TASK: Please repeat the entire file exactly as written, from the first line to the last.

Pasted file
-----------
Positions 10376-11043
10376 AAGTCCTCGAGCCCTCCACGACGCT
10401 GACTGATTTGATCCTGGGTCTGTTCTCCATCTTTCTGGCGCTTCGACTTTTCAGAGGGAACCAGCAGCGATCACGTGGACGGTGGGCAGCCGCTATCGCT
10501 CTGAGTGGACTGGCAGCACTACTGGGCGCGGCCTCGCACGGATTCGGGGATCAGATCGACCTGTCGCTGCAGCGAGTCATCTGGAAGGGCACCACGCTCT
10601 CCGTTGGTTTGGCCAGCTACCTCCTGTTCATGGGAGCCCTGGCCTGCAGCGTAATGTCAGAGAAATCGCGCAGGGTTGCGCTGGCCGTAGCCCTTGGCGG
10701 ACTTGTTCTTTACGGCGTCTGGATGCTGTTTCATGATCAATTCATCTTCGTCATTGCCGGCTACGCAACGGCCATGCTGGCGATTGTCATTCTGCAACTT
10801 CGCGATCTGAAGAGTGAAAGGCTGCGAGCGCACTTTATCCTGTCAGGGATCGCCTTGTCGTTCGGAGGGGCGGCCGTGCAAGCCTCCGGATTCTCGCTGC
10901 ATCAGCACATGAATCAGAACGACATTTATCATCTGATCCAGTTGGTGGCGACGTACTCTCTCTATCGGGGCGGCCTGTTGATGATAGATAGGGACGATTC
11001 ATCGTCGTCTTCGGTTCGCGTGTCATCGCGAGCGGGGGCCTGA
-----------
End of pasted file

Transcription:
Positions 10376-11043
10376 AAGTCCTCGAGCCCTCCACGACGCT
10401 GACTGATTTGATCCTGGGTCTGTTCTCCATCTTTCTGGCGCTTCGACTTTTCAGAGGGAACCAGCAGCGATCACGTGGACGGTGGGCAGCCGCTATCGCT
10501 CTGAGTGGACTGGCAGCACTACTGGGCGCGGCCTCGCACGGATTCGGGGATCAGATCGACCTGTCGCTGCAGCGAGTCATCTGGAAGGGCACCACGCTCT
10601 CCGTTGGTTTGGCCAGCTACCTCCTGTTCATGGGAGCCCTGGCCTGCAGCGTAATGTCAGAGAAATCGCGCAGGGTTGCGCTGGCCGTAGCCCTTGGCGG
10701 ACTTGTTCTTTACGGCGTCTGGATGCTGTTTCATGATCAATTCATCTTCGTCATTGCCGGCTACGCAACGGCCATGCTGGCGATTGTCATTCTGCAACTT
10801 CGCGATCTGAAGAGTGAAAGGCTGCGAGCGCACTTTATCCTGTCAGGGATCGCCTTGTCGTTCGGAGGGGCGGCCGTGCAAGCCTCCGGATTCTCGCTGC
10901 ATCAGCACATGAATCAGAACGACATTTATCATCTGATCCAGTTGGTGGCGACGTACTCTCTCTATCGGGGCGGCCTGTTGATGATAGATAGGGACGATTC
11001 ATCGTCGTCTTCGGTTCGCGTGTCATCGCGAGCGGGGGCCTGA